Chancellor Alexander, thank you for the invitation to speak and for your friendship over these past few years. UWGB Board of Trustees, Faculty, Administration, and Staff wāēwāēnen (thank you) for everything you do to help your students succeed. 

To the family, friends, and supporters, wāēwāēnen for all you have done to help your students meet their goals and for coming to celebrate with them today. For those not with us today. We keep their memories in our hearts as well. 

Now, to the graduating class of 2024. In my people’s language, I say nahāw wēskewat mawaw new weyak! All of you have done an outstanding job! 


It is a great honor to speak to all of you today. Next week, I get to congratulate our own College of Menominee Nation graduates. But fear not; my message today is for you, my soon-to-be fellow UWGB alumni. 

And so, I say, Congratulations again. 

Congratulations to you class of 2024, the “resilient problem solvers and fearless dreamers,” that your families, communities, and the world need today and tomorrow. 

While preparing my remarks, as many speakers do, I thought about how and why I ended up in this place today, with the opportunity to serve. It’s not that I sought out this stage or the opportunity to speak. I’ve always just focused on the work in front of me, how to support my family, my community and hopefully do something I enjoy along the way…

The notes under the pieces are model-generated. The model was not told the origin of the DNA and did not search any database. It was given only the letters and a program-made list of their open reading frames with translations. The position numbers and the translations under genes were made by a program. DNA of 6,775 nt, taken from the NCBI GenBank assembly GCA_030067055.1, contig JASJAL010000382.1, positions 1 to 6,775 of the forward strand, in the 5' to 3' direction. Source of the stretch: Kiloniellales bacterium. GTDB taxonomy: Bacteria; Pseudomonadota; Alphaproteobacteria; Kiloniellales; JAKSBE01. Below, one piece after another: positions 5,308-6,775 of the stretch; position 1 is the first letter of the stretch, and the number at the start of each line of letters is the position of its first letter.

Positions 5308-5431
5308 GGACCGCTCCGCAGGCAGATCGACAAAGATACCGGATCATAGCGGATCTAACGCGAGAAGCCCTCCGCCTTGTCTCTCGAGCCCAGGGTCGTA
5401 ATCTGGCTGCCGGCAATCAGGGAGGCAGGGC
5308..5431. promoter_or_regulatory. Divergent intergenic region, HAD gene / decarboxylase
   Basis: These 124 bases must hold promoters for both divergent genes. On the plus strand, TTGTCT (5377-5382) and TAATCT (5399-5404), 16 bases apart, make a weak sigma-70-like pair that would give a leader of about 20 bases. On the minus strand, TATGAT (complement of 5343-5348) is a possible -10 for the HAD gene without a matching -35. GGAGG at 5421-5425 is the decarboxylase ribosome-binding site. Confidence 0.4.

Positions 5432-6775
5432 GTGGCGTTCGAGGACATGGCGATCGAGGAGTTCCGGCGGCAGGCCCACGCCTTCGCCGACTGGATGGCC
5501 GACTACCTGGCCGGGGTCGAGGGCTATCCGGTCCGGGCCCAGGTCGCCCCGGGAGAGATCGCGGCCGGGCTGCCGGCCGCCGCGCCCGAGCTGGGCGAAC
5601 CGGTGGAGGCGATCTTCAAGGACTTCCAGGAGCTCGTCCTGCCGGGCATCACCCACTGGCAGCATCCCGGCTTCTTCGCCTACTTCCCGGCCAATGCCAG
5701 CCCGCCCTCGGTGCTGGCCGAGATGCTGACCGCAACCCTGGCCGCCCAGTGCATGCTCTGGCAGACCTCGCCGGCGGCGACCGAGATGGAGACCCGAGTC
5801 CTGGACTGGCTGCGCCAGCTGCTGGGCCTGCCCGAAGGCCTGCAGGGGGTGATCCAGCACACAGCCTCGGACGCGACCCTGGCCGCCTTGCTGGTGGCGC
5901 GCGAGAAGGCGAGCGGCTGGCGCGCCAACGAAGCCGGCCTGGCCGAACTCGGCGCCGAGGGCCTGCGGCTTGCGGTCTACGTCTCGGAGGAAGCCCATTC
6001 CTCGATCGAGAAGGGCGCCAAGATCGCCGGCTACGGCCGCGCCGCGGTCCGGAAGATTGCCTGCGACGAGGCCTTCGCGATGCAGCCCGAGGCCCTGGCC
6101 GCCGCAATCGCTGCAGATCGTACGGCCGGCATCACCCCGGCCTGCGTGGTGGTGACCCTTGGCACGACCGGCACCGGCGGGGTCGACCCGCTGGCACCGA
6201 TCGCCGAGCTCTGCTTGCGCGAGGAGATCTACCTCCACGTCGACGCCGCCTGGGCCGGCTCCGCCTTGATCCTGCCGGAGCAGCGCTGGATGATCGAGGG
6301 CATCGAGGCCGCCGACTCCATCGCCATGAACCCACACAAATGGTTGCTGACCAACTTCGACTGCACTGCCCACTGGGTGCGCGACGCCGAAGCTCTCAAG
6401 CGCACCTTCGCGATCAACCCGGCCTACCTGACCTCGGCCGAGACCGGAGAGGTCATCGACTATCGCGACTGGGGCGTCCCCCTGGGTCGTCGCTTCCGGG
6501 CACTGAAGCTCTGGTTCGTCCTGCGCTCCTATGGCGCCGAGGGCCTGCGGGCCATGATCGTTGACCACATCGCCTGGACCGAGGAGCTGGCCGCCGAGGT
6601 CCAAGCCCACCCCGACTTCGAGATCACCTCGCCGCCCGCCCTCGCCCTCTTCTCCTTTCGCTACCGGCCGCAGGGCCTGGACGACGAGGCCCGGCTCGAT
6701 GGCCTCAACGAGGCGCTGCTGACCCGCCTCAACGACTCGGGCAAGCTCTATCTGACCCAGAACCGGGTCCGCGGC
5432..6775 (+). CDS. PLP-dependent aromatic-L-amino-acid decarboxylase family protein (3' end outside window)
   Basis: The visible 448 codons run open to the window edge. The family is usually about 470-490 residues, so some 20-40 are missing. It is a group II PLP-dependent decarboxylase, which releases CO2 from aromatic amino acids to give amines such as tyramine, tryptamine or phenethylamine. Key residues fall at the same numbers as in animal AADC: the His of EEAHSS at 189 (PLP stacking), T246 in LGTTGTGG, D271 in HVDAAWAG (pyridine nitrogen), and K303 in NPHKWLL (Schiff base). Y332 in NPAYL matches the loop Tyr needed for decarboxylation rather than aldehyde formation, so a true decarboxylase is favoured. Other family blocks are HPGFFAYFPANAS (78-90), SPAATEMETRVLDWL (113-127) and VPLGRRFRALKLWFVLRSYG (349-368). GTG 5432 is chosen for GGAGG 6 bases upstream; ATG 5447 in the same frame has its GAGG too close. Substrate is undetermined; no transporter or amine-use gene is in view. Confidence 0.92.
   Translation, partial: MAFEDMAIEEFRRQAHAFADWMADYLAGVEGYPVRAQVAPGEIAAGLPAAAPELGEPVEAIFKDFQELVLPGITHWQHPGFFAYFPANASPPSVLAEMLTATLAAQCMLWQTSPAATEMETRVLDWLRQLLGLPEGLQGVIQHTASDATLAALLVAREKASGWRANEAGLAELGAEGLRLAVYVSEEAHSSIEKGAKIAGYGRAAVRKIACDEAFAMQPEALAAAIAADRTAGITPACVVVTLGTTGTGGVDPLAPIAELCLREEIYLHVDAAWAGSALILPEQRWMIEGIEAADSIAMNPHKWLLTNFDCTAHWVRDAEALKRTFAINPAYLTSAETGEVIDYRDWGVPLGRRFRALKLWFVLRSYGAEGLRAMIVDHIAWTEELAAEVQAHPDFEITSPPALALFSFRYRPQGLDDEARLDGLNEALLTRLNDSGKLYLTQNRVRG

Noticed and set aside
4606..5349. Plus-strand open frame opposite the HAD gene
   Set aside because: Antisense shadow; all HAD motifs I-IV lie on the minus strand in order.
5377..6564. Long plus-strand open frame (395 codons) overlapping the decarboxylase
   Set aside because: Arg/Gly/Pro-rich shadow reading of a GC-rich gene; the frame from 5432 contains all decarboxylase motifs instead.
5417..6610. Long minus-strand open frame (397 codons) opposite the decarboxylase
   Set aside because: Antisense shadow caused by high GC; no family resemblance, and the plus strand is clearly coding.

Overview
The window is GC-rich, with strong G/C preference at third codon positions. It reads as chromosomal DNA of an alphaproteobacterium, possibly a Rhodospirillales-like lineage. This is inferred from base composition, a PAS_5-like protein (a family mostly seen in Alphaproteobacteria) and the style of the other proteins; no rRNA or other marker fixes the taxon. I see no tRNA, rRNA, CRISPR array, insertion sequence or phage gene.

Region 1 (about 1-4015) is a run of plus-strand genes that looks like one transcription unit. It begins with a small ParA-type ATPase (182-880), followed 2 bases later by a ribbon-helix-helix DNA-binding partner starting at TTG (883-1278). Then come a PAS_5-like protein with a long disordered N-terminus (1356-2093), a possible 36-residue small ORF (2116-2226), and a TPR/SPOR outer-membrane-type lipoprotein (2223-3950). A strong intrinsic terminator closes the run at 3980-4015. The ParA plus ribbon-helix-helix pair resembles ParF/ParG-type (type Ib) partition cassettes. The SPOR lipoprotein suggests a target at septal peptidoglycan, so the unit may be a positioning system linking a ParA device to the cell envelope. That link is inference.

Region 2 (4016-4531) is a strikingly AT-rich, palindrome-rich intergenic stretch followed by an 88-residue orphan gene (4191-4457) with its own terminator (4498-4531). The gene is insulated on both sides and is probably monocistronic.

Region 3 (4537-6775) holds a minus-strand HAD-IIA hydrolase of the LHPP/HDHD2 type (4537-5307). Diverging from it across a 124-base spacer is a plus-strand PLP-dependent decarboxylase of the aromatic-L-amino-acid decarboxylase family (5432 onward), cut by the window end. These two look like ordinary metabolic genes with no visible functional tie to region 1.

…the same as all of you. 

Well, as we all know, life has a way of steering us down different paths. 

It probably didn’t hurt that Chancellor Alexander had to hear my bio being read at the numerous events we’ve attended together over the past few years. And one of those times he probably heard I graduated from UWGB with my Masters in Environmental Science and Policy… 

By the way, if you’d indulge me for a minute. I wanted to say wāēwāēnen to the co-chairs of my committee, Dr. Michael Kraft and Dr. John Stoll, who were instrumental in steering me to finish my degree at a time when I was ready to give up. 

I’m sure many of you graduates know a professor or two like that here at UWGB. 

I have a copy of my bound master’s thesis. Ten years later, but better late than never! 

In getting to know Chancellor Alexander, the memory of our first phone call stands out the most in my mind. Although I don’t recall the specific conversation, it happened in the early days of the pandemic when we were both new leaders of our respective institutions. I remember it because I had to drive out to a damn to get a clear cell signal because our campus was closed due to the pandemic, but also a snowstorm that day.